Turnovers are the big story of the Redskins' season thus far. Last week I noted the team's dramatic offensive improvements over last season, and mentioned that a poor turnover differential was likely keeping points down. The turnover differential worsened against the Chiefs on Sunday and now stands at -8 for the season (30th in the league). For comparison the differential for all of last season was just -1--meaning they took the ball from their opponents about as frequently as they gave it back through all 16 games.
Here's the good news: The law of averages should correct most of the Redskins' turnover problem as the season continues. Let me explain. When an offensive player fumbles the ball we would expect the defense to gain possession about 50% of the time because the same number of players on each team are fighting for a ball that is bouncing randomly around the field. You could argue that offensive players tend to have better hands and thus have the advantage, or that defensive players have the advantage because they face the ballcarrier while offensive players are turned away blocking. But the real-world split seems close enough to 50-50 that variances can be explained by statistical noise. For example, during the 2003 NFL season the defensive team recovered 54% of all fumbles. In 2004 defense was again favored with a 52% recovery rate, but so far this year the offense has a slight 51% advantage.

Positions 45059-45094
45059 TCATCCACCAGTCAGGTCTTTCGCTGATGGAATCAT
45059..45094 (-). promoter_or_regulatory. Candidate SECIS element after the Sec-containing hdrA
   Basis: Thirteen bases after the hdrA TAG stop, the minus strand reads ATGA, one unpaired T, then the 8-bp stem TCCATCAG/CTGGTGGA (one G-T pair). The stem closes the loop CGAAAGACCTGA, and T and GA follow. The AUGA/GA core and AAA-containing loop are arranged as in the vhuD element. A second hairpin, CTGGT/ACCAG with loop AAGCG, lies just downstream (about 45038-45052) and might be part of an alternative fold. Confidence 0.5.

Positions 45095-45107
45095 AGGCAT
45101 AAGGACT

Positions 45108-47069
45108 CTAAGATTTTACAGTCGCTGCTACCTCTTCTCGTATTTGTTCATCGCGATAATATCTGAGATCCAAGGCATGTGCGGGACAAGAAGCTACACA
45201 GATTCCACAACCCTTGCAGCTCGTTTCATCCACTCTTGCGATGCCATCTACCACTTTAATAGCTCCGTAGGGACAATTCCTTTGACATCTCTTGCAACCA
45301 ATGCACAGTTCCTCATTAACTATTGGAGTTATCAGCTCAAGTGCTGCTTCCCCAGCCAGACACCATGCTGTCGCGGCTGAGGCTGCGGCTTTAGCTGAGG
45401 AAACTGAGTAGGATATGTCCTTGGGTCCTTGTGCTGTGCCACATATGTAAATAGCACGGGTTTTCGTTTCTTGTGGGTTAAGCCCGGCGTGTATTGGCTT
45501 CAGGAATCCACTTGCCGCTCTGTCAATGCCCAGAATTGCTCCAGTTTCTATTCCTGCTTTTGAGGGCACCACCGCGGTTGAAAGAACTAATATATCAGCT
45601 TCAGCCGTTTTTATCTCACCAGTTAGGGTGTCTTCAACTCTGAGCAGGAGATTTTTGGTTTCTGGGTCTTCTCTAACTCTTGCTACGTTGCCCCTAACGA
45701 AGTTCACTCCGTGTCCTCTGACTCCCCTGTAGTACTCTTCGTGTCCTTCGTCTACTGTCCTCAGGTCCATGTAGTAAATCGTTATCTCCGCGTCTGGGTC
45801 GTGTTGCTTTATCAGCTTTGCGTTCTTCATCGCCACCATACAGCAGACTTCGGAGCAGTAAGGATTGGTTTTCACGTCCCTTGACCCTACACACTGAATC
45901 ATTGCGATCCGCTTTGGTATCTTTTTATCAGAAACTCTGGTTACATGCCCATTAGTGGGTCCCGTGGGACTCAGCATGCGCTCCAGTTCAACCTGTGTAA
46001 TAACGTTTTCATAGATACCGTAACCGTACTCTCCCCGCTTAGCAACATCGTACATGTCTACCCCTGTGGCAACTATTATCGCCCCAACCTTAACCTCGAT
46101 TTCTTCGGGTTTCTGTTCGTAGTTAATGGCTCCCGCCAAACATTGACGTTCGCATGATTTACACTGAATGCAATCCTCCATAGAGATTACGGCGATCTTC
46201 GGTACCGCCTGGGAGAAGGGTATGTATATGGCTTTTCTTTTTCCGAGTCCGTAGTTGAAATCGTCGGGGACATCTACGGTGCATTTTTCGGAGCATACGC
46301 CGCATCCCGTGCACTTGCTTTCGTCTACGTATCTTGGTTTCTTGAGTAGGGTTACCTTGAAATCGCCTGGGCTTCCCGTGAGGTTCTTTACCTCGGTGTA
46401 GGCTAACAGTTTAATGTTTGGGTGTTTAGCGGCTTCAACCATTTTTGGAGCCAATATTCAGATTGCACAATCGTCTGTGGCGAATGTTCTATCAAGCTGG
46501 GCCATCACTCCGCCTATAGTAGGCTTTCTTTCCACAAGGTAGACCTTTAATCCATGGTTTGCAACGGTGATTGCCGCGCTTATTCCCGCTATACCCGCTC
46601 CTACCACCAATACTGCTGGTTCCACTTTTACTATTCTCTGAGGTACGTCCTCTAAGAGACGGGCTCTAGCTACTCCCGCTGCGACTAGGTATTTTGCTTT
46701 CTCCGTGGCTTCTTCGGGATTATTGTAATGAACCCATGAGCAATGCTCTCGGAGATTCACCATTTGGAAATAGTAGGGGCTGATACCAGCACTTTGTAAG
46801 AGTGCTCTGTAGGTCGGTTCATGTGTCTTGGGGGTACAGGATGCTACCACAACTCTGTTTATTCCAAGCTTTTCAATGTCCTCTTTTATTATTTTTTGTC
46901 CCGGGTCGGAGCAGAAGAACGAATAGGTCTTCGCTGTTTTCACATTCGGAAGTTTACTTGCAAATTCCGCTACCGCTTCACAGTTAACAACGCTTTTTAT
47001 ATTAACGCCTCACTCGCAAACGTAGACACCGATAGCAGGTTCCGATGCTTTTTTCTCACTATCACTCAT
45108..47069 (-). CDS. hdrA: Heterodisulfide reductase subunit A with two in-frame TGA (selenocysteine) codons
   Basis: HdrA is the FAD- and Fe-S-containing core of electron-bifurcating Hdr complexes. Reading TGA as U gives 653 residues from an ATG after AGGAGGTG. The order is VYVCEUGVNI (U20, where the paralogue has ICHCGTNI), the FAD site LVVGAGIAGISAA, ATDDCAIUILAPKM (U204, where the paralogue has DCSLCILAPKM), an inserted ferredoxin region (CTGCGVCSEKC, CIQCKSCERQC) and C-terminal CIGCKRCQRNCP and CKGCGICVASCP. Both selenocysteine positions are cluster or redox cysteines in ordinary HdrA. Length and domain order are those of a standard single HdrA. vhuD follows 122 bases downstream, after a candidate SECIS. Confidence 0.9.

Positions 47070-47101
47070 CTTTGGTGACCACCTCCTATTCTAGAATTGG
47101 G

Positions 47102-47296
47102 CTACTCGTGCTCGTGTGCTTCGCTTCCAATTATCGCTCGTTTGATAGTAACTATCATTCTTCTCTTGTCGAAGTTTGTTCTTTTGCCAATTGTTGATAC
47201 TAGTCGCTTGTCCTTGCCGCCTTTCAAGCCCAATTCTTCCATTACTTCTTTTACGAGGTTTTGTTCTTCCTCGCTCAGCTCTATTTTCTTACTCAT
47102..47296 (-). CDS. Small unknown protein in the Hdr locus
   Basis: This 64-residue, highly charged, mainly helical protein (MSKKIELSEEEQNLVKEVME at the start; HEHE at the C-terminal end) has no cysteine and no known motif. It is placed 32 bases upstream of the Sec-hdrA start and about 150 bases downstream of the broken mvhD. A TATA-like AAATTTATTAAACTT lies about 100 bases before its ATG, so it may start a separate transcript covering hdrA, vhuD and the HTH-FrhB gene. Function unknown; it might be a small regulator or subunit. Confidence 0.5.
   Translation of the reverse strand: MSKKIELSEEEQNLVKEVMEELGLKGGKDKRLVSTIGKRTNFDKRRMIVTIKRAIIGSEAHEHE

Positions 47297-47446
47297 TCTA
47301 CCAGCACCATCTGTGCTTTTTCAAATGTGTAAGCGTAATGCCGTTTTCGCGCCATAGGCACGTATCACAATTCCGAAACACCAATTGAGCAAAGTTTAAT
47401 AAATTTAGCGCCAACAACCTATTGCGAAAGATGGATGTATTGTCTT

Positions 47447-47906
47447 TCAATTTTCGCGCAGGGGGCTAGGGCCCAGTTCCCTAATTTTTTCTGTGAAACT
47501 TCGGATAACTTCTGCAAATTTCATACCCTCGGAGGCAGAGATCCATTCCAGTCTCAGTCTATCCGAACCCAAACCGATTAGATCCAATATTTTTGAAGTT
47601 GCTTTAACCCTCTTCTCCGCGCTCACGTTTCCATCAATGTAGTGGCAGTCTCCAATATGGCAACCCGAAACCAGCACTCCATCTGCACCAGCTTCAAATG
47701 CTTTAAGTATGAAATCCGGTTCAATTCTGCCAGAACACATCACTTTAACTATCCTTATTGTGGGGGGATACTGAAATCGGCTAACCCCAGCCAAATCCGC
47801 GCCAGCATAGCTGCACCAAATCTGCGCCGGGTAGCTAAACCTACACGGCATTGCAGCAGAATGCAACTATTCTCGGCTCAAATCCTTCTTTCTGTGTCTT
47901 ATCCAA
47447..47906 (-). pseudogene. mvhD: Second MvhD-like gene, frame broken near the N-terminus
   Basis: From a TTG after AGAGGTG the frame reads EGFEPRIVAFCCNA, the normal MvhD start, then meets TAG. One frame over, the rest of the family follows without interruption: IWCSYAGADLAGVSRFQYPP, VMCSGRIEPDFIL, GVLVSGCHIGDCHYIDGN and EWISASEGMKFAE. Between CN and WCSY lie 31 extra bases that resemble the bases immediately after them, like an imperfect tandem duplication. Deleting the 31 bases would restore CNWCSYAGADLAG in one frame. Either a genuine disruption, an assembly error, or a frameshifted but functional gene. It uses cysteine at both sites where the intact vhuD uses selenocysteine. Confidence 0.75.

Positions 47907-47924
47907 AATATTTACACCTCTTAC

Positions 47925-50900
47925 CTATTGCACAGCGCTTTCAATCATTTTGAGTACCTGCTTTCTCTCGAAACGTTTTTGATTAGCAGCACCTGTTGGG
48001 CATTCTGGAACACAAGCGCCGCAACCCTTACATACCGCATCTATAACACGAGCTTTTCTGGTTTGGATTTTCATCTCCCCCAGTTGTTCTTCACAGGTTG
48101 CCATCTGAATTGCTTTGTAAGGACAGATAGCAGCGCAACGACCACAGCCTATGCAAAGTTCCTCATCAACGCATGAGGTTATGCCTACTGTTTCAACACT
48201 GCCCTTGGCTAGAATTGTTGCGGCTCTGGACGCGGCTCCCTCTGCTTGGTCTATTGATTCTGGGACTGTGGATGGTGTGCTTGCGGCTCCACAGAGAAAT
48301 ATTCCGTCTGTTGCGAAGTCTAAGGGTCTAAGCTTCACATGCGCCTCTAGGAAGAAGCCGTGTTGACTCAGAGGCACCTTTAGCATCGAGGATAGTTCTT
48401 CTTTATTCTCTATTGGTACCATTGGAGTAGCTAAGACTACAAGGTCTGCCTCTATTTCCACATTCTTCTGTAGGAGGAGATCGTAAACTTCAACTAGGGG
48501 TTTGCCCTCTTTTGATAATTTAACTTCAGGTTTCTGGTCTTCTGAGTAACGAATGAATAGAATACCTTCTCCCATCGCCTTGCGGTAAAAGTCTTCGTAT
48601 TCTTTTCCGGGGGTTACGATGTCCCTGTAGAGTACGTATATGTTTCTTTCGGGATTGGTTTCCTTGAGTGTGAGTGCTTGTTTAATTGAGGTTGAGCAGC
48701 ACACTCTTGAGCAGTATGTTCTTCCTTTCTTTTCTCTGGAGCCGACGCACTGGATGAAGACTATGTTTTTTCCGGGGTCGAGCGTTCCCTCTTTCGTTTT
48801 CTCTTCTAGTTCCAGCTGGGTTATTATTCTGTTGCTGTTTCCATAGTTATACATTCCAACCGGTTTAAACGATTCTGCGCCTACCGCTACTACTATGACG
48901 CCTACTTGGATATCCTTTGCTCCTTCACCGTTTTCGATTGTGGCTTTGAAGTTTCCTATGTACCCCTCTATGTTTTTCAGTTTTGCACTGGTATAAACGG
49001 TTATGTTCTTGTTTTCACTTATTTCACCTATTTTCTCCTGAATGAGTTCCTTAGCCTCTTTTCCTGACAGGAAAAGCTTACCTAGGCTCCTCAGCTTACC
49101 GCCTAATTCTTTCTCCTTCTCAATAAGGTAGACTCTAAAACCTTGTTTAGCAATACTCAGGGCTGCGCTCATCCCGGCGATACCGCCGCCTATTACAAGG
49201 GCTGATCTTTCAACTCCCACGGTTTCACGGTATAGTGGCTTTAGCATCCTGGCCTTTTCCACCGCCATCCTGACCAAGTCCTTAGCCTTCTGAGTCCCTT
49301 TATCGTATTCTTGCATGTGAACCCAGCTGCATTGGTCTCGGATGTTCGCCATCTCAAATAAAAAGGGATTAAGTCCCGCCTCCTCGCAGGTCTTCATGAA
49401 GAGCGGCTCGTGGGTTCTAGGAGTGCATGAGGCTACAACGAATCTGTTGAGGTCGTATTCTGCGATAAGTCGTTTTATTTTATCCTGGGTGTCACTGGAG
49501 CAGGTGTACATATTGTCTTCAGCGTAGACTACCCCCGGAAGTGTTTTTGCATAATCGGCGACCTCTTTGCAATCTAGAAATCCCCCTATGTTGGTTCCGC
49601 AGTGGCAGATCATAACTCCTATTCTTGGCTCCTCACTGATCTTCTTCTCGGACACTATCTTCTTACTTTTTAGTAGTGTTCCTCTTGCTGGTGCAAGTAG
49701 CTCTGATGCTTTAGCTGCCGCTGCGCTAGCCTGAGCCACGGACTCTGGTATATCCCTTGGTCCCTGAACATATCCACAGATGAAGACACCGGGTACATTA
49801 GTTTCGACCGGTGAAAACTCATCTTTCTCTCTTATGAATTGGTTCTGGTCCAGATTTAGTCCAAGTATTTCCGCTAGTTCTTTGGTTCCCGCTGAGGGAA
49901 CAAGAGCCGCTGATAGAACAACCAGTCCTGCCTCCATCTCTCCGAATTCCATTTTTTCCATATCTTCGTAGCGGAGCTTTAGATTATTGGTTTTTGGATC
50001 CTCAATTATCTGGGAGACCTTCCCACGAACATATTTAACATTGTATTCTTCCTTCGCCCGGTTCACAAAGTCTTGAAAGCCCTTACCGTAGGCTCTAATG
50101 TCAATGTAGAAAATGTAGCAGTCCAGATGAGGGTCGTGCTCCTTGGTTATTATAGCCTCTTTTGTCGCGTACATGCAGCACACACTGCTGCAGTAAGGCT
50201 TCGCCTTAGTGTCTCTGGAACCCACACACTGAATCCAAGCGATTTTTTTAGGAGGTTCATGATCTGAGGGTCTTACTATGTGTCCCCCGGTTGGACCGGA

The good news for the Redskins is that they've been horribly unlucky at recovering both offensive and defensive fumbles this season. How unlucky? The Redskins' offense has recovered just 22% of its own fumbles (2 of 9). The defense has fared even worse, recovering just 11% of opponent fumbles (1 of 9). The probability that the team would recover 3 or fewer of 18 fumbles is just 1 in 250. A "normal" fumble recovery rate of 50% would bring their turnover differential to a much less worrisome -2.
In case you're wondering whether the Redskins simply have a team loaded with spectacularly bad fumble recoverers, last season their offense and defense combined for a 49% recovery rate. Around the league in 2004, the New Orleans Saints bested all with a 61% recovery rate and the Philadelphia Eagles trailed the pack at 37%.
The real areas of concern are interceptions and sacks, of which the defense has just one and five, respectively. For comparison, at least 30 NFL players have two or more interceptions, and 12 players have five or more sacks.
Current Washington Post Redskins articles: Turnovers offset positives. Portis feeling better. Gibbs fined for thought crimes. Turnovers change game plan.